Yeah, it was the nearest I had to come to do any sort of reporting. I guess the book started to become fun in the writing when I could get back to the way about its failure to be reporting. You know, not surprising, the bit that I most enjoyed writing was writing the “Beachbelly” [riff]. That was really a lot of fun, and all the fun in writing comes quite late in the day. Initially, it was just a question of getting it down. And then I realized the inadequacy of all my notes. You know, all this stuff. I was really learning as I went along, to be a reporter, and it took me quite a few days before I realized I had to take a photograph of the person, to let them speak their name. But when The New Yorker ran the extract, I realized here were all sorts of people, I didn’t have their names or their ranks.

Did you have to get fact-checked?

Yeah, but in a moment of genius, if you’ll forgive this bit of self-praise, I just referred the fact-checker to my friends at the Navy.

Did the Navy have to approve the book?

Oh, there’s no way that I would ever go along with something on that basis. But as it is, you know, they can’t complain. They were never gonna have any say over that. In the same way, you can never really enter into any kind of book which requires the approval of the subject, unless you’re a total hack. Then you just can’t do it.

Otherwise you’re one of the people trying to write about Sylvia and Ted.

Yes, exactly, yeah. You’re just their sort of fluffer girl, really, aren’t you?

It’s interesting to see how writers create tension when you’re talking about life, which is not always tense. What were your expectations going in about American military, and what did you kind of get out of it?

I knew I was going to like them, partly because all these books you read about Iraq and Afghanistan — whatever people think of the policies, the soldiers, and whatever they’re implementing, I always end up admiring what these people are putting up with. I was well disposed towards it because it was an American thing, so I’m always comfortable in an American setting, and I knew I wouldn’t have wanted to be on a British aircraft carrier.

Is it more dour?

I think it would just be that the class structure of the Royal Navy is so overt. The U.S. Navy is every bit as hierarchical. But, as was exemplified by that lovely Admiral Nora Tyson, it seems to me that there’s virtually no chance of somebody like the equivalent of her in the Royal Navy. It would be a straightforward, old-style representative of his class.

Who did you think was the most impressive?

I think Nora Tyson, the admiral, was pretty amazing. Partly because it was so mindblowing that she was an English major. And then that whole dynamo, down-home Kentucky manner that she has, and she’s running the whole fleet or whatever it is. The guy I was spending all that time with, Paul Newell, he was really cool, actually. Even though he was this religious nut, too.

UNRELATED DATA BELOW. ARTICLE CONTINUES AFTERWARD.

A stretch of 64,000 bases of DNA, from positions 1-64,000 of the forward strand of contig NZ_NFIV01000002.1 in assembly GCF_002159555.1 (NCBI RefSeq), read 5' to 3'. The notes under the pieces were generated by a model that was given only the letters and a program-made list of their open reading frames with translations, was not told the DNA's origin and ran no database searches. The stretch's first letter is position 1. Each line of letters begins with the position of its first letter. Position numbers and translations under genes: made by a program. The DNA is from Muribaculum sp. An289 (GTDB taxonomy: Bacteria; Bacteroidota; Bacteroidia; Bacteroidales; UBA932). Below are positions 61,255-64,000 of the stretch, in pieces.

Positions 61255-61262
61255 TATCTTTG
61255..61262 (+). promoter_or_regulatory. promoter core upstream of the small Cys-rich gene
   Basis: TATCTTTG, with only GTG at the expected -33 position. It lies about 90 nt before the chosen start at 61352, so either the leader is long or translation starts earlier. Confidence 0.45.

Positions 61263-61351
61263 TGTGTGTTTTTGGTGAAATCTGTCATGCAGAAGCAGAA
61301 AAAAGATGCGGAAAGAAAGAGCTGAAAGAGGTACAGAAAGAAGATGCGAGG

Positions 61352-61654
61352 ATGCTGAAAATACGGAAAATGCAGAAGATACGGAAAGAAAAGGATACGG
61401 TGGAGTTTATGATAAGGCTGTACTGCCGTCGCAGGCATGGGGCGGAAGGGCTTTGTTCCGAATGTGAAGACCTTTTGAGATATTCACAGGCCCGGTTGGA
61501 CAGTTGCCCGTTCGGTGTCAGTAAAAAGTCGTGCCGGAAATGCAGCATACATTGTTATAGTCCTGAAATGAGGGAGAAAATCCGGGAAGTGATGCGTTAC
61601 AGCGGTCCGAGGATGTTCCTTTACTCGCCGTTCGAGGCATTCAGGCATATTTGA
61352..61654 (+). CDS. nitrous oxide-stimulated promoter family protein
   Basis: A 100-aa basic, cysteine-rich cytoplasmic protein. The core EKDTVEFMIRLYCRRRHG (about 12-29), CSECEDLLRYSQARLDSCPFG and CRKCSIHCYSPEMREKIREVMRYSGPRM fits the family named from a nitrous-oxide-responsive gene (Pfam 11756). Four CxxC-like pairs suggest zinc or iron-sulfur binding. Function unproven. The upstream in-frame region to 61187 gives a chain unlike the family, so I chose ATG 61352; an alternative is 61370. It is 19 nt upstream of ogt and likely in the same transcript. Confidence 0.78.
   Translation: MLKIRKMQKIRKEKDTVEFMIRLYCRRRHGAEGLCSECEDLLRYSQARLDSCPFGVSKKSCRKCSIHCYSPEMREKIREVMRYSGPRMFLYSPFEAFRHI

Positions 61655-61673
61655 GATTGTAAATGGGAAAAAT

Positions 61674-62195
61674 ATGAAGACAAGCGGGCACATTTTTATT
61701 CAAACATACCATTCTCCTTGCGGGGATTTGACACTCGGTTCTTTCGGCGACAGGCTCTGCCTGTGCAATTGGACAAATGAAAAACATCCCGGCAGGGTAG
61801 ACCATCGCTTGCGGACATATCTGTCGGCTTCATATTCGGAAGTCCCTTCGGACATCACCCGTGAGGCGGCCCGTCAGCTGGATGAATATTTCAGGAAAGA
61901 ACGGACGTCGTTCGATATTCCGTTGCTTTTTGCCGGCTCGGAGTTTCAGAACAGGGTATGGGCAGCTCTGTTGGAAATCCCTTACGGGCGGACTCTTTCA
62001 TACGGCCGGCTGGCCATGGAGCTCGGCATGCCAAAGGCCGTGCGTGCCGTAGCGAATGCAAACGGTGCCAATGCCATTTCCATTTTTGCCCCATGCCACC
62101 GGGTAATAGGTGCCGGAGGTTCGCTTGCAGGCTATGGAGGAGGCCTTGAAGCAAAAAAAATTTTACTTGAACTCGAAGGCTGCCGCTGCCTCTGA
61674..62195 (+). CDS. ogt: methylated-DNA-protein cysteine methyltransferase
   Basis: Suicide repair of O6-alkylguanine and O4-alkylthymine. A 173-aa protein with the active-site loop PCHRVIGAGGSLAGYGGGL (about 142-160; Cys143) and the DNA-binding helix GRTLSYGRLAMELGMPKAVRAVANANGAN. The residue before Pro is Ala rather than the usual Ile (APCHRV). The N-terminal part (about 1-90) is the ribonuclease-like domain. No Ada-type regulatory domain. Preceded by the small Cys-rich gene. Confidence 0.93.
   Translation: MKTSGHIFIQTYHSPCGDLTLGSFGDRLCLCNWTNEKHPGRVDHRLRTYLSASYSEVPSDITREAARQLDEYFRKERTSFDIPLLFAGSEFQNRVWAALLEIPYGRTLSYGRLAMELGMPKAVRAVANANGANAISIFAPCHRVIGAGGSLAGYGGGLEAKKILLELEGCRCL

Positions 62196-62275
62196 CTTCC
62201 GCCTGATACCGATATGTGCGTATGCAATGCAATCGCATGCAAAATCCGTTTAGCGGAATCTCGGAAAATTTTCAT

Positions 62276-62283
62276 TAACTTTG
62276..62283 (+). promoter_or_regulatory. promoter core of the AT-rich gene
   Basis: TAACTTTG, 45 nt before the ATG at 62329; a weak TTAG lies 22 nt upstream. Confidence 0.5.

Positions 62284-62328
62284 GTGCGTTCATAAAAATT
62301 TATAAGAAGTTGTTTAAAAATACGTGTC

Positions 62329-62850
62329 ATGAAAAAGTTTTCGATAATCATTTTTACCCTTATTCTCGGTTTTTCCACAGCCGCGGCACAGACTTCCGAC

What was it like to encounter religion on the plane?

Well, initially they led me to believe it wasn’t religious. But I don’t think he was sort of misleading me. I think they just didn’t realize how religious it was…

Because it was so part of their everyday?

Yeah, it was funny. I didn’t find it objectionable, but of course one is always thinking when one meets someone who believes in God, “Why are you so stupid?” And I didn’t have that reaction because… I don’t know why I didn’t. I was as much a hardline atheist, I wasn’t going to concede personally. But I didn’t sort of find it objectionable the way that I normally find something like that.

A lot of stuff that you write, clearly it’s infused by passion, you’re working something out, how do you get to do that as a writer? It seems economically difficult.

How do you get to not do it? You know, for me, writing has always been this thing of ongoing, self-funded education. It seemed to be the most viable way to continue that education, so, yeah.

I’m thinking more, say, the photography book. That was really just like a school project, you know. Go away for a year or two and then hand in your homework about photography. And yeah, came to the end of that book, and I emerged from it a kind of recognized authority on photography.

How did your book on the movie Stalker [ Zona: A Book About a Film About a Journey to a Room ] come about?

I was commissioned to write this book on tennis and then I didn’t want to. And I was really in despair and then just started summarizing this film as sort of a distraction from that. Not with a view to publishing it, but just to not be depressed about being unable to write about tennis. Gradually, I thought, well, god this is a book — which no one will want to publish, or maybe they will want to publish it. To their great credit, even though nobody at the British publisher had seen the film, they did publish it. I was able to say to them, you know, because obviously in many ways it was a totally unfeasible book, especially in these times, and I was able to say all over the world there are people for whom this is not just a film but an almost religious experience. I’ve been proved right. Without question that is my greatest achievement as a writer. That was, I think I say it in the book somewhere, people talk about success as a writer, which typically means selling lots of copies. But to be able to publish a book like that, that was exactly the kind of success — sort of beyond my dreams, you know.

Yeah, you’re very idiosyncratic as a writer.

Yeah. Don’t try this at home, but as a career path it’s not advisable. But it was really, that was a very, very happy… Yeah, it was really, it all turned out nicely.